6 life-saving lessons for cops learned on the battlefield

In a critical incident, there is an unspecified amount of time where even the best intentioned EMTs may not be able to get to you — you are on your own

Much of what we do as police officers today in self-aid/buddy-aid was passed on by our military troops who paid a high price for the lessons learned. But what is now accepted practice for them is still somewhat of a hard sell for law enforcement. Many officers fall prey to complacency and an “it will never happen to me” attitude. 

Calls for service are “come as you are” events. Absent the proper training and the necessary equipment on your person, the potential for a bad outcome is high. There are generally three categories of injuries in the field:

1. Injuries that no matter where you are or what resources are available, you are going to die

Figure 1: CAT in factory wrapper. (PoliceOne Image)
Figure 1: CAT in factory wrapper. (PoliceOne Image)

2. Injuries that no matter where you are or what resources are available, you're going to live

3. Injuries where what you do — or don’t do — before more definitive medical care is available will be the difference between whether you live or die

The third category of injuries is the area we must focus on. In a critical incident, there is an unspecified amount of time where even the best intentioned EMTs and paramedics may not be able to get to you — you are on your own. You must be prepared with the necessary training and equipment. Let’s look to a lesson learned in Iraq for an example of precisely how important this training and equipment is.

An Attack in Iraq
On September 11, 2004 — while deployed to Iraq — U.S. Army Staff Sergeant/Medic (ret.) Chris Cook was en route to the “Green Zone” hospital with blood samples from his unit's medical facility. A three-vehicle convoy was stopped by US forces due to a hidden Improvised Explosive Device (IED) that had been buried in the roadside and blocked their path. The convoy commander elected to stop (breaking a cardinal rule) and provide perimeter security while awaiting an Explosive Ordnance Disposal (EOD) team.

The convoy, consisting of three 1/2 armored Humvees armed with .50 caliber and M249 SAW machine guns, formed a 360 degree perimeter. Cook was positioned on the road side of the convoy. After approximately 30 minutes, a lone vehicle broke out of the normal traffic flow and drove in the direction of the convoy at a high rate of speed.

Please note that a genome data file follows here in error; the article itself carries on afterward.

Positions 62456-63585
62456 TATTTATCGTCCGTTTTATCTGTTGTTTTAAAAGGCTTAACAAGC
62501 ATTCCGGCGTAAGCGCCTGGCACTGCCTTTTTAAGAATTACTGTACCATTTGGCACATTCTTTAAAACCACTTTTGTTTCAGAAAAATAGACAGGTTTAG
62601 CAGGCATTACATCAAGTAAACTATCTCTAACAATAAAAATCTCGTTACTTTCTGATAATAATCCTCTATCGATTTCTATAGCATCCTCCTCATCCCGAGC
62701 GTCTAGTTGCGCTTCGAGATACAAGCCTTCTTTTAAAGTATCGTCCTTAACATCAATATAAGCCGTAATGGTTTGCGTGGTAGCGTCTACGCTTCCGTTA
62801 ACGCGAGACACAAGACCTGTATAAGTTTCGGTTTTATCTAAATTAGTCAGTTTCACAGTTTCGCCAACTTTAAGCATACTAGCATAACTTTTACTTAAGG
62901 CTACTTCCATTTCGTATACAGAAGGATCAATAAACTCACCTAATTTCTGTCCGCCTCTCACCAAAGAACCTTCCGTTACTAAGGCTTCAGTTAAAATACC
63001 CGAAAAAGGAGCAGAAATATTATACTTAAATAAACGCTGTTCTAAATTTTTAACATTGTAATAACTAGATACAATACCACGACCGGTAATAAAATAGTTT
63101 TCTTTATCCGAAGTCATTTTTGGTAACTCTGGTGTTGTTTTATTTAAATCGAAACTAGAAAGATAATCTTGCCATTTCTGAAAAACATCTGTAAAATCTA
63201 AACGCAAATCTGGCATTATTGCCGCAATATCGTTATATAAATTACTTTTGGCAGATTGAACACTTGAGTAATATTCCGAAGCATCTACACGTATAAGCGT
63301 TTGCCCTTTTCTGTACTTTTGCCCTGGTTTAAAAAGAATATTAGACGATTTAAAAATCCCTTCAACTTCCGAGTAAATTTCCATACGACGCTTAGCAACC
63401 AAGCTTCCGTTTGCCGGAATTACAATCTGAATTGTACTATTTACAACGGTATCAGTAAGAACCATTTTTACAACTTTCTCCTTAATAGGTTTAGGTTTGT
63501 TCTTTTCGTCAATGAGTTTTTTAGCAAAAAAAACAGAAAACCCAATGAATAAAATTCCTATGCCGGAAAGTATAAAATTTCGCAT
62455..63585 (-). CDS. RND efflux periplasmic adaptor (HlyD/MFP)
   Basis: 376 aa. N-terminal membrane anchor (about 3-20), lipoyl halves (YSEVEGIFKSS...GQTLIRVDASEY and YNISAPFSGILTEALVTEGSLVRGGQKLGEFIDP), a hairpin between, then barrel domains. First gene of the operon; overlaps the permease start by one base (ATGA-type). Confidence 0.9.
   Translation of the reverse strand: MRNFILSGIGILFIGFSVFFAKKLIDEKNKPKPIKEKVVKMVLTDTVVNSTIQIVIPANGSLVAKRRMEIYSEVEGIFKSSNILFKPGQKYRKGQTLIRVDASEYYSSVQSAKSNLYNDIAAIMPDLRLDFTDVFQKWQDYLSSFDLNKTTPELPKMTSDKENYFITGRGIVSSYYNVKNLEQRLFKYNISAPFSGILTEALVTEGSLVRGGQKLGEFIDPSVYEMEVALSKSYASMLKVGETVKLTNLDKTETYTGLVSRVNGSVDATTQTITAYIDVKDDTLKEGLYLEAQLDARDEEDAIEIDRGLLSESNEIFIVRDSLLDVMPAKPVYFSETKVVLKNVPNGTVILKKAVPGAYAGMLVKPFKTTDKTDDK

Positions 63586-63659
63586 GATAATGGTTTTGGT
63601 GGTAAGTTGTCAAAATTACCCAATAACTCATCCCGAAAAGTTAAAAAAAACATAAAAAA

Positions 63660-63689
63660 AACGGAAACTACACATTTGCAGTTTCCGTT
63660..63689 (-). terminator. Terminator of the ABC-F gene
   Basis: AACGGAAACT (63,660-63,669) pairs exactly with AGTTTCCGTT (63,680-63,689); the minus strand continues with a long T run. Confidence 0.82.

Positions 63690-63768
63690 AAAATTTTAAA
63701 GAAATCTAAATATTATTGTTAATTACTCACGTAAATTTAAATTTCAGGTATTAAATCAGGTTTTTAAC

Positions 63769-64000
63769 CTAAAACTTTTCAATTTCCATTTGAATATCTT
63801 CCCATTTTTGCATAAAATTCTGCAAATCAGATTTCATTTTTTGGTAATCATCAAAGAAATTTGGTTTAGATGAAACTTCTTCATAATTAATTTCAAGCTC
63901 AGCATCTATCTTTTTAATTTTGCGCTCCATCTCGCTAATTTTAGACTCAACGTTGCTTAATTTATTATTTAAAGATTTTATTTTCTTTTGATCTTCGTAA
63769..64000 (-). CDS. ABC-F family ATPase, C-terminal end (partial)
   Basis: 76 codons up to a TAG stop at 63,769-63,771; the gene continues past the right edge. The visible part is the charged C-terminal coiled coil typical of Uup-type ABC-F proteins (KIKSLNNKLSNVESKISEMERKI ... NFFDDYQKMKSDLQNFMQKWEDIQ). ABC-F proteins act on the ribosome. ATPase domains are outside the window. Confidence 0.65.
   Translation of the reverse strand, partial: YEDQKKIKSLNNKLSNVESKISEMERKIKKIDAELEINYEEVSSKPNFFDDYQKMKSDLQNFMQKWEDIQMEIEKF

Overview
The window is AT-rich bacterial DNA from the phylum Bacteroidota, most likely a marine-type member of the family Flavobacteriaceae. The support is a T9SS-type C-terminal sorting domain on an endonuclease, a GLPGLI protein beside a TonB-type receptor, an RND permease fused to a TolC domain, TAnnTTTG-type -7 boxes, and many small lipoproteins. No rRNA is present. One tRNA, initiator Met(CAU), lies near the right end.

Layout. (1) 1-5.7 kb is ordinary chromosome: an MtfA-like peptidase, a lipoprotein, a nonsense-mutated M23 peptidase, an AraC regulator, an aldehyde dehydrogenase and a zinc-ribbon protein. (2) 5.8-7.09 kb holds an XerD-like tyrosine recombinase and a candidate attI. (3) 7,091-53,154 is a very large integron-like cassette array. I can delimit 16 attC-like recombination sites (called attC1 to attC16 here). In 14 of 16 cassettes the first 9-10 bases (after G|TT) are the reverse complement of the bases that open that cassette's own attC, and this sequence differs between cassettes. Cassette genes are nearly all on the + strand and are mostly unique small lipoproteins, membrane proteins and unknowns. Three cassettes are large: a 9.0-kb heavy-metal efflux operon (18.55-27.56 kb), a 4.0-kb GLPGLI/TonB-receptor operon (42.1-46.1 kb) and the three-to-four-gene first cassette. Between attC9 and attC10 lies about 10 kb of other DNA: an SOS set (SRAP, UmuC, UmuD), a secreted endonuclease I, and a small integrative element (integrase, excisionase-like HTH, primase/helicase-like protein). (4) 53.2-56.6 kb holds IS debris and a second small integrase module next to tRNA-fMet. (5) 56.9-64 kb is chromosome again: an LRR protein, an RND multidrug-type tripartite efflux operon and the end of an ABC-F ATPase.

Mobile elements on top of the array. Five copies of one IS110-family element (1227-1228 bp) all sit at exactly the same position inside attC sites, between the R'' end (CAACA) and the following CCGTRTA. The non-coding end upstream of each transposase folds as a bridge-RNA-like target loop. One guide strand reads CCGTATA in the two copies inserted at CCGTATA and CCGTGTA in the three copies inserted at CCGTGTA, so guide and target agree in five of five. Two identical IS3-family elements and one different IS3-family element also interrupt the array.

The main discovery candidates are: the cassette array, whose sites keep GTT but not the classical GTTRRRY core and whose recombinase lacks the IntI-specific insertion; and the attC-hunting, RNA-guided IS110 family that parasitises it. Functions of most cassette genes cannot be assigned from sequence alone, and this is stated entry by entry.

A little voice inside Cook’s head told him this was a bad thing — a very bad thing. His training kicked in as he raised his M16A2 rifle and aligned his sights on the forehead of the driver and squeezed off two rounds. Immediately after firing the second round, the vehicle exploded approximately 25-30 yards from Cook’s position. He doesn’t recall hearing the explosion, but saw a bright orange ball of flames and felt the heat from it. The force of the blast slammed him to the ground next to his Humvee which was engulfed in flames.

He grabbed the brush guards in an attempt to stand, but couldn’t. His vision was blurred as he looked down through his protective glasses. He flicked off his eyewear to see his left leg from the knee down twisted and backwards. Blood was visible on his camouflage uniform and he could read the blood type marked on the back of his boots. His right ankle had swollen to the size of a softball.

He tried to stand again, but couldn’t. Then the pain started — intense pain as if his legs were on fire. He flashed back to his training and heard his instructor’s voice yelling “ambush…ambush…ambush.”

Figure 2: Feed the tip through the buckle opening closest to where the buckle is attached. (PoliceOne Image)

As live rounds began to cook off, he tried to crawl on his forearms away from the burning Humvee to a point of cover. He was able to crawl to the median and began screaming for help. He could hear himself screaming, but it was very quiet, almost surreal, like an echo in his head. He was spitting up copious amounts of bright red blood.

One of his buddies came to his aid and dragged him clear of the burning vehicles. Cook — at over 200 lbs. fully kitted — was dead weight. As he rolled onto his back, he remembered that about a week prior, he’d been issued a Combat Application Tourniquet (CAT). CATs were issued to all medics with instructions to keep them handy at all times. He rolled onto his back, removed the CAT from a pocket on his body armor, and attempted to open it from the factory wrapper.